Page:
Were it not for the job, it wouldn’t be worth going. Were it not for the co-workers, that is. My job is good, don’t get me wrong. I am part of an amazing interiors studio. Small but very hands-on and I am learning a lot. I like work we’re doing. It’s high, High, HIGH end residential. Our clients are the Donald Trumps and Jackie O’s of London. We clad walls in silk, doors in leather, and think nothing of lining walls with mother of pearl. Open Architectural Digest, Its that sort of work. But the best part of it all is my co-workers. We use a 3-d visualizer, who makes computer models of everything I draw. The senior designer is amazing in many ways, but her memory for detail astounds me. My boss’s PA does a lot of the ordering for us, so she’s well versed in what we’re doing and the best place to source from. And then there is my boss. He’s a former child actor who retired, and smartly used the money to invest in businesses. He runs several, developed much of the East End of London, and has a client list I had to sign a confidentiality waiver to protect. It’s a world I cannot fathom but he, to his credit, is all about family. We work in North Finchley so he is only 15 minutes from home. His father runs the finances. His wife consults on the graphics. And he’d much rather we left at 6 to be with our families than working until 8pm every night. Unless he’s left a deadline too long, that is. He’s a bit chaotic. We’ll see how well we’re getting on in another 6 months.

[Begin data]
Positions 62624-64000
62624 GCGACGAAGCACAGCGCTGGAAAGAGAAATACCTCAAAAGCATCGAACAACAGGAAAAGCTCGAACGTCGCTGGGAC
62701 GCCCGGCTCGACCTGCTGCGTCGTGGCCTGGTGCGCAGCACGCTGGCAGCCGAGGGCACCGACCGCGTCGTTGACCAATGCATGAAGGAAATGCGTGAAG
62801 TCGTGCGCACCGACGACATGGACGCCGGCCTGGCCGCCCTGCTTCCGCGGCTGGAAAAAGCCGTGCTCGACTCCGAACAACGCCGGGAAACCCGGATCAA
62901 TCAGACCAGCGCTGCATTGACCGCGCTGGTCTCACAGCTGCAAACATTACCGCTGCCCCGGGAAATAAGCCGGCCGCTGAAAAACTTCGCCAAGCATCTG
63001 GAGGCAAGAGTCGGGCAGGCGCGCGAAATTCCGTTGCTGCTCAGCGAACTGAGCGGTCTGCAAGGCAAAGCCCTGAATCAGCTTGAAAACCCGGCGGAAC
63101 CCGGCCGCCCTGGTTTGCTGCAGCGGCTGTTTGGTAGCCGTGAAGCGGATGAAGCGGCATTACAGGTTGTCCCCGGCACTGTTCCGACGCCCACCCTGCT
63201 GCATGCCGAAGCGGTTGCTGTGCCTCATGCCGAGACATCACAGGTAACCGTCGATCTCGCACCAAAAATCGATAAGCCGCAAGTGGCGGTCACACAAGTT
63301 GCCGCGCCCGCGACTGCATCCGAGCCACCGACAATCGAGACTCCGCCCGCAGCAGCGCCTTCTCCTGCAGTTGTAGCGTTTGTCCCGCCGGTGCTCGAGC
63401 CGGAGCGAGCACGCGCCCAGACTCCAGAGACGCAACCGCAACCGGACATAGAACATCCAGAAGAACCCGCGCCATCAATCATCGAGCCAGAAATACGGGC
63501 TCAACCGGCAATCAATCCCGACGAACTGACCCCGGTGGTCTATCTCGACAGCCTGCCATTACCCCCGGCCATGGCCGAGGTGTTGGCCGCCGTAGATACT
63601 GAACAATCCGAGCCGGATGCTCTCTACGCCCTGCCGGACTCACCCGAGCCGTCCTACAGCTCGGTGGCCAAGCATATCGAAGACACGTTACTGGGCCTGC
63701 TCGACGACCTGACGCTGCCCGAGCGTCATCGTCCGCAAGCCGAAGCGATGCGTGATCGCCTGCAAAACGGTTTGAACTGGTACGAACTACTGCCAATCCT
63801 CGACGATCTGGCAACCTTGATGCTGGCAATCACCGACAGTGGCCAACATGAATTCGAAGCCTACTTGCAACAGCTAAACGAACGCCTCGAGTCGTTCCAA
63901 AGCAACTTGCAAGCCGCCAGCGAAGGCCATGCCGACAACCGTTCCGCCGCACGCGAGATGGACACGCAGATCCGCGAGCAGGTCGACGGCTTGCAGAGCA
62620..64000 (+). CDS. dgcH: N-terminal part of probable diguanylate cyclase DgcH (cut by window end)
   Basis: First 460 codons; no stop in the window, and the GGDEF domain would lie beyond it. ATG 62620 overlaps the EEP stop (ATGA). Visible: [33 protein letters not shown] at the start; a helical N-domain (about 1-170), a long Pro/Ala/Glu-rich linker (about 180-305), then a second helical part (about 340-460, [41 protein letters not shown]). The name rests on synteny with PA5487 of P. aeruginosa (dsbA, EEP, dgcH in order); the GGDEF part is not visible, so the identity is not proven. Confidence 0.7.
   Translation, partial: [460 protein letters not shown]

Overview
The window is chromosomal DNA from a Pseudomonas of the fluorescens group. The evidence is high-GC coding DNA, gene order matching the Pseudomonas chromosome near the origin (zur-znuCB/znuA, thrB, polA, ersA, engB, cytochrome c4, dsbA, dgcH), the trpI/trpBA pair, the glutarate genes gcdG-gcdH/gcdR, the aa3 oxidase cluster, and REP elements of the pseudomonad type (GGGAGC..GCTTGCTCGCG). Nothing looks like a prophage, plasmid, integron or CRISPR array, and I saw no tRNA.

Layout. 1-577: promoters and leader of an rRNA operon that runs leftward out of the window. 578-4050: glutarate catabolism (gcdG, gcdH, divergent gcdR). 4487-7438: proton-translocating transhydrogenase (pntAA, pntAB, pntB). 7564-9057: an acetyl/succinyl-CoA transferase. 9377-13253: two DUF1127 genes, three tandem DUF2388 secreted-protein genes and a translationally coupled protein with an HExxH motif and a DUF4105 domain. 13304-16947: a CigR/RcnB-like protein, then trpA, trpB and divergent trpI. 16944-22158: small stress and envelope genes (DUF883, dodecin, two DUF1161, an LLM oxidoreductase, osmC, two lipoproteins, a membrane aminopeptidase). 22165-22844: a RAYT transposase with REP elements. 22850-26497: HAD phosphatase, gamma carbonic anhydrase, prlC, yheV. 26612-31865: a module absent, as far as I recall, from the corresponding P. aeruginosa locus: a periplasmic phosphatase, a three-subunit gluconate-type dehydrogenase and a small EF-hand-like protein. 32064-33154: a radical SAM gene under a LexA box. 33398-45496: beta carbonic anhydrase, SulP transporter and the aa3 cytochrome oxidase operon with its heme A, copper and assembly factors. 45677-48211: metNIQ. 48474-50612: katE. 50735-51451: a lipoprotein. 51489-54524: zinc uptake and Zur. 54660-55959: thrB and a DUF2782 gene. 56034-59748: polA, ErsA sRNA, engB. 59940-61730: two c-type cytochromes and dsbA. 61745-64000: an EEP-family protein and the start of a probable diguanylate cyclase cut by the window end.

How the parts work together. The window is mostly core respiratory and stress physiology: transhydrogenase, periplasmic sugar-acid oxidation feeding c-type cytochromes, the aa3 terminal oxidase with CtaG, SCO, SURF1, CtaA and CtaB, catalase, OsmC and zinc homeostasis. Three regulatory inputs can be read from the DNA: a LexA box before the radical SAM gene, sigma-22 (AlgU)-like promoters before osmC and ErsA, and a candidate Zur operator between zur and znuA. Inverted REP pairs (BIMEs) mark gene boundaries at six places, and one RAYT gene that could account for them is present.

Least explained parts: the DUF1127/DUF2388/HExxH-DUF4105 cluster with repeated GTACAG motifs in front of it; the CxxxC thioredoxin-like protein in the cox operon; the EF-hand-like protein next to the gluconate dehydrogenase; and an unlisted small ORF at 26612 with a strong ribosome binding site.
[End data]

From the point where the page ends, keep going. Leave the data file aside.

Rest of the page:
So for my first 4 months in London, I’d say it’s going well enough. One crazy roommate, two houses from hell, but a decision on where I want to live (Highgate!), a job I enjoy, and a smattering of friends.
Not bad work for me.

August 04, 2010

New Country, New Look

Thoughts? And yes, this means I'm writing again. Just not tonight.

February 05, 2010

It Is Time

It's as close to A Sign as I get in my life.

Pint News

I'll be London bound in mid-March.

January 12, 2010

Never thought I'd See the Day

Pardon the pun, but an interesting story found in the LA Times for your consideration.

Other than that, not much happening here in Sunny California. I'm working a contract job for a small residential firm and really enjoying it. I'd forgotten how much I liked the detailing and that very blurry line between interiors and architecture. My boss is a very likable fellow. The co-workers are a good group. It is only the commute that bothers me but what can you do? One Person Per Car is the unofficial state motto. So I drive and I work and I drive some more. Getting my butt back in shape for an office job!